Youth – and in particular young women – suffer disproportionately from unemployment. In 2014, more than 73 million youth (ages 15–24) around the world were unemployed. Today, the youth unemployment rate is nearly three times higher than that of adults.
What’s needed is a true “cradle-to-career” continuum: a talent pipeline that prepares the next generation for the jobs of tomorrow, supplies businesses with skilled workers and builds a robust, competitive economy.
Everyone deserves the chance to obtain higher education. Our scholarship program in Baroda, India equips youth with the credentials they need to pursue their dreams.
When Sunil Parmar learned he was accepted to study Computer Engineering at Sardar Vallabhbhai Institute of Technology, it was a dream come true. But his dream hit a speed bump when he learned that he didn’t qualify for a bank loan due to his father’s low income. Sunil tried to work odd jobs to pay his way, but it wasn’t enough. Then he learned about United Way of Baroda’s Fusion Study Foundation project, which provides interest free loans to bright students from low-income families.
The Fusion Study Foundation project began in 2005 with just three students. Since then, more than 300 students have enrolled, and more than 80 percent of graduates have obtained jobs – many of them in leading industries and organizations around the world. Today, Sunil is a proud graduate and working in an information technology firm in Bangalore. He is a shining example of what people can achieve when given the opportunity.
The Golden Gate Bridge may be what San Fran is famous for, but we’re also building a bridge between school and career for thousands of ambitious young men and women.
In San Francisco, the Mayor’s Youth Jobs+ is a city-wide effort to help youth (ages 16-24) develop the skills necessary for work, and then connect them to jobs and internships in the public and private sector.
The initiative began in 2012 as a partnership between United Way of the Bay Area, the Office of Mayor Ed Lee and the City of San Francisco. Today, United Way works with more than 100 employers and more than 50 youth-serving community partners to connect youth to employment opportunities. The initiative is funded by many major companies, including JP Morgan Chase, PG&E, Bank of America, Wells Fargo, and Enterprise Rent-a-Car.
Since the initiative began in 2012, Youth Jobs+ has connected more than 26,000 young people with jobs.
Years after disaster strikes, long after the cameras have left a community, we remain. In the Philippines, we’ve rebuilt hundreds of classrooms destroyed by Typhoon Haiyan.
On November 8, 2013, Typhoon Haiyan (known as Super Typhoon Yolanda in the Philippines) devastated areas of Southeast Asia. The Philippines in particular was left reeling from the deadliest typhoon in the nation’s history, with over 6,300 people killed, 1.9 million left homeless and 6 million displaced. With so many schools damaged, the storm and its aftermath had the potential to make a long-term negative impact on children’s education.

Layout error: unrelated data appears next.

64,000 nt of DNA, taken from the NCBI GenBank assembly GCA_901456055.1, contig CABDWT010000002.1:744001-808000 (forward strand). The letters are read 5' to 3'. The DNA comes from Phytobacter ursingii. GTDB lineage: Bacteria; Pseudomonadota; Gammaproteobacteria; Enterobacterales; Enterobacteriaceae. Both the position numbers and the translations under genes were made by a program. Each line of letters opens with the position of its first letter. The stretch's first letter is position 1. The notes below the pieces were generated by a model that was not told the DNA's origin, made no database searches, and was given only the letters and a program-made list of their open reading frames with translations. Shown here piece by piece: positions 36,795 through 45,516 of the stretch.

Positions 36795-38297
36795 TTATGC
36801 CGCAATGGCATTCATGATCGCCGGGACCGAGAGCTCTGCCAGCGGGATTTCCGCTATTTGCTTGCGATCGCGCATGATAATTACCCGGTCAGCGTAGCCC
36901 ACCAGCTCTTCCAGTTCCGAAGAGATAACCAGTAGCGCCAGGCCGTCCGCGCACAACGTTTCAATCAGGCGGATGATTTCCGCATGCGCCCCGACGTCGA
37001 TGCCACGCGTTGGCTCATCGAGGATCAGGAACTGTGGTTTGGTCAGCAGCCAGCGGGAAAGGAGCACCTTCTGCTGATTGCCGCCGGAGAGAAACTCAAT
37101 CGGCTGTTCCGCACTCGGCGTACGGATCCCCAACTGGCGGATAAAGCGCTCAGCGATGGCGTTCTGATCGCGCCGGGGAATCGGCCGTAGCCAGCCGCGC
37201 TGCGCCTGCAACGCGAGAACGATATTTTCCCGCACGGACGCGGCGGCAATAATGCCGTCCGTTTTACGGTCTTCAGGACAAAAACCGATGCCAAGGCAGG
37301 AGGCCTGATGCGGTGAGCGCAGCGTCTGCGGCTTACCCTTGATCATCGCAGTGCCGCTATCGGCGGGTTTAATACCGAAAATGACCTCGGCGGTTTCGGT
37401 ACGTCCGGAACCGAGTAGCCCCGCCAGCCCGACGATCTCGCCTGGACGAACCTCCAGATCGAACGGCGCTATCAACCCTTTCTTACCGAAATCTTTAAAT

PBSP (United Way in the Philippines) has helped construct 295 disaster-resistant classrooms since 1999, making them a natural fit to help lead the way in post-Haiyan school reconstruction. Just last year, they partnered with the Australian government and the Philippines Department of Foreign Affairs to construct 67 classrooms, and another 81 are currently under construction. They also installed potable water systems in schools, provided thousands of school desks and books and starter kits for students, trained hundreds of teachers, and provided thousands of students with supplemental meals at school.
In many ways, the Philippines is still digging out from the catastrophic damage created by Typhoon Haiyan. Nevertheless, the work of PBSP and their many partners is a testament to what communities can accomplish when they work together in common cause.
Kids can’t learn if they’re not in school. It’s that simple. In Ghana, we’re inspiring an entire community to come together and increase student enrollment. And it’s working.
Change is coming to Asawasi, a densely populated community located in Kumasi, the second largest city in Ghana. Since United Way Ghana started a new education initiative in 2013, more than 1,000 new students have enrolled in school, an increase of 27 percent. Six new Parent Teacher Associations (PTAs) have also been created, and more than 35 percent of parents report greater participation in their children’s education.
In many predominately Muslim communities like Asawasi, there is little to no secular education, and trade apprenticeships at an early age, rather than formal training, usually determine a person’s career. Lack of infrastructure offers its own challenges: most schools are run out of makeshift structures, shacks or from people’s homes.
Together with Muslim Family Counselling Services (MFCS), United Way is working to change all that, and the community is rallying to support our mission.